Since last October, we have two young cats in our house: Aria and Stella. They are sisters and by now 7 months old.
Our cats are staying inside the house and, as normal young cats, they are either sleeping or running around like crazy! With so active cats, I consider it safer to keep them occupied with games, so as to minimise the small damages that cats do in the house. Of course they have a plethora of small games, such as mice, balls and furry animals, and we got them a scratching post, so that they refrain from scratching the furniture.
Besides all the traditional games that cats have, I have gone through the process of checking about making some games for them myself. There are several ideas in the internet and it can serve as insipiration, but in the end it comes down to three things:
1. how simple it is
2. how much time does it take to make it and
3. how expensive it is.
So here, I will show you two projects I did and explain the three aspects I mentioned above.
- Filled sock
This is a really simple project. You just need a sock, preferrably smaller than bigger, some cotton batting and if you want a bit of catnip. You fill the sock with batting and a bit of a catnip, you tie a secure knot on the top so that the filling doesn’t come out and you give it to the kitten. In the version I saw in the internet, the sock was full of catnip without batting, but I would not want my cats to get so “high”, so I used mostly batting mixed with a little bit of catnip, just for the smell.
It is one of the simplest projects I have ever done and it doesn’t need more than 5 minutes to complete it, once you have all of the ingredients. In addition, its cost is minimum, as socks are usually available around and you can use batting from any old pillow or if you have any for other projects.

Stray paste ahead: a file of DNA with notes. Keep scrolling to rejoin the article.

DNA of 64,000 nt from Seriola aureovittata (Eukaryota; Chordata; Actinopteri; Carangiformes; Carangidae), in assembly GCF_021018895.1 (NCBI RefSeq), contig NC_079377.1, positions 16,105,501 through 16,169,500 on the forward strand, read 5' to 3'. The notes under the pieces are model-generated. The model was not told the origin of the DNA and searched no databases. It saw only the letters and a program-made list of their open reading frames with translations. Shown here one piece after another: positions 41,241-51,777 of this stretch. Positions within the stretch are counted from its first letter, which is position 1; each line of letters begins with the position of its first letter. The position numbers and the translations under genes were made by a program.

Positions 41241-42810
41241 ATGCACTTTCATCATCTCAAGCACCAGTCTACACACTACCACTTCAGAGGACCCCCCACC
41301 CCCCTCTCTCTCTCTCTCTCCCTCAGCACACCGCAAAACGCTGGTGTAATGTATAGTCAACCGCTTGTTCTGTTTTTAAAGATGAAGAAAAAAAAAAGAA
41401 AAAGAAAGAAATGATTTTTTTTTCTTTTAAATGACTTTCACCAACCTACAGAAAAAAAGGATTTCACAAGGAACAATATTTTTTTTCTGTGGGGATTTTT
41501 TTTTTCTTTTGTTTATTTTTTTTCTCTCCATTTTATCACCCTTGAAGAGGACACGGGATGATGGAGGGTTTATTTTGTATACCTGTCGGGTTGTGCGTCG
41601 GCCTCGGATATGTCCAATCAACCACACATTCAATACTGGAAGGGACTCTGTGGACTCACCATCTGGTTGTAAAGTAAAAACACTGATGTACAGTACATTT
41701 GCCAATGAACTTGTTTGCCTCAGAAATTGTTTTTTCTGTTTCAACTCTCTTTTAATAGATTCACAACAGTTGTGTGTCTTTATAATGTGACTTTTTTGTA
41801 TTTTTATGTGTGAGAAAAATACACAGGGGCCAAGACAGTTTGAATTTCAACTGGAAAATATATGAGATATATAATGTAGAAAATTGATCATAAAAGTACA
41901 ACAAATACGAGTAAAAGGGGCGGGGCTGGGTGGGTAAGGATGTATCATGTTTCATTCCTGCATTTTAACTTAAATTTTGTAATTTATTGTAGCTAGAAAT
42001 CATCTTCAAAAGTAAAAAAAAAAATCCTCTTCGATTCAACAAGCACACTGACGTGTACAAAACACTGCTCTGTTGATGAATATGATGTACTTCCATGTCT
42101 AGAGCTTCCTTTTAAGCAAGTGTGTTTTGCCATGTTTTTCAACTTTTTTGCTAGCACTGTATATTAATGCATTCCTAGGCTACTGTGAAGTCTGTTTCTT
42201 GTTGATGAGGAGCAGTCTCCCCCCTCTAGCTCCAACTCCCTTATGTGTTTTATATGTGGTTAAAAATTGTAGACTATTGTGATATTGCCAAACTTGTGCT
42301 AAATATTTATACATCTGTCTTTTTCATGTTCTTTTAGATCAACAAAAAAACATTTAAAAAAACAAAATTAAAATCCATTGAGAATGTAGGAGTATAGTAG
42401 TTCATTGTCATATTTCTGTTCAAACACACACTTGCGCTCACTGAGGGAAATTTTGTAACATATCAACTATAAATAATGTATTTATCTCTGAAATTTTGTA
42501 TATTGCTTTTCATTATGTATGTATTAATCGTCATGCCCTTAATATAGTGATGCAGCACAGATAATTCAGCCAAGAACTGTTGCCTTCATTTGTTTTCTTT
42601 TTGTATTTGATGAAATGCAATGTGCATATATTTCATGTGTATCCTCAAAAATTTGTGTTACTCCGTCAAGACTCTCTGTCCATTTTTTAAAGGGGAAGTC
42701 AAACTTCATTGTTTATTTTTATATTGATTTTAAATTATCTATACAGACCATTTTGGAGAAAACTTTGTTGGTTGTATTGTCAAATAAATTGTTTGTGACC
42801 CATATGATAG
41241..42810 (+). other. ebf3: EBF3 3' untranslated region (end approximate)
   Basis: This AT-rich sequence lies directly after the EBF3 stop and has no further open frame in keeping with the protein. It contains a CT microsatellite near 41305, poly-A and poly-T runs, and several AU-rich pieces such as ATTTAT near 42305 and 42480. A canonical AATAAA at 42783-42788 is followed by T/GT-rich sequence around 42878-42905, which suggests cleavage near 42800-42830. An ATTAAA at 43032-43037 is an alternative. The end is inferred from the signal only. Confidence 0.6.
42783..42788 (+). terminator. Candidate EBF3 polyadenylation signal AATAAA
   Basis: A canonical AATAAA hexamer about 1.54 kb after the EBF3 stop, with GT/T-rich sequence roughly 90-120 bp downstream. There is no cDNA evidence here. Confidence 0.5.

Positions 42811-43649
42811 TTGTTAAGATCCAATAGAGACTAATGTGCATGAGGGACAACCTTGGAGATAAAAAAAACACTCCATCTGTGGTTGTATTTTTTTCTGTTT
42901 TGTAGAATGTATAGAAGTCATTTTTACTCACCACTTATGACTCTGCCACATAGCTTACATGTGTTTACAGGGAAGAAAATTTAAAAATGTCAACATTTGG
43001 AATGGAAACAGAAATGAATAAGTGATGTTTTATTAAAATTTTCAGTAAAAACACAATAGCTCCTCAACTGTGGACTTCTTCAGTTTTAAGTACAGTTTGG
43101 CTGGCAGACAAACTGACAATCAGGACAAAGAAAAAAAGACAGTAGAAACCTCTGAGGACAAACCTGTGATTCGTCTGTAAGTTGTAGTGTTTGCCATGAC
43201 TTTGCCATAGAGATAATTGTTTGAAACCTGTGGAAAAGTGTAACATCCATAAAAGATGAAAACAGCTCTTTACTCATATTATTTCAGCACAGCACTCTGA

- Cartboard scratcher
While I was expecting the kittens to be taken away from their mom I was looking for some type of scratcher, so as to avoid them scratching the furniture. I saw the really nice looking CanadianCat Company XXL Orbit 2.0 Lounge and ordered one, but it was never sent and then the order was cancelled and refunded. In the meanwhile, the cats were here and by luck we had available a big cartboard box from some garden furniture we had bought. So I made my own!
The idea is simple: You cut the available cartboard in stripes of the same approximately width and then you start rolling them one after the other one in a spiral. Once one piece finishes, you align the next one and stick them together with a bit of tape. When you reach a satisfactory diameter, you turn it around and glue on the bottom a simple piece of fabric. This helps so that it does not move that much on the floor and to avoid collecting small pieces of cartboard every time they scratch it.
This project needs a bit more time and patience. Of course, it depends on how big you want to make your scratcher. We made one with 40 cm diameter. But it is definitely not expensive. And it does not get easily destroyed!
From my experience I have a few tips. You can use any kind of cartboard that needs to go to the recycling, but it is better if it is a rather thick cartboard. For this project, the layers in the middle are more important than the flat sides. There is a drawback though: thick cartboard is more difficult to roll and curve as you like. In order to facilitate that, I was creating rimples in every new stripe before adding it to the main spiral. This way it was rolling easier and also nicer, without creating corners in my spiral.
You can add some catnip in this one too, but it is not needed. My cats like it anyway, both as a scratching and as a sleeping point, as you can see in the photos.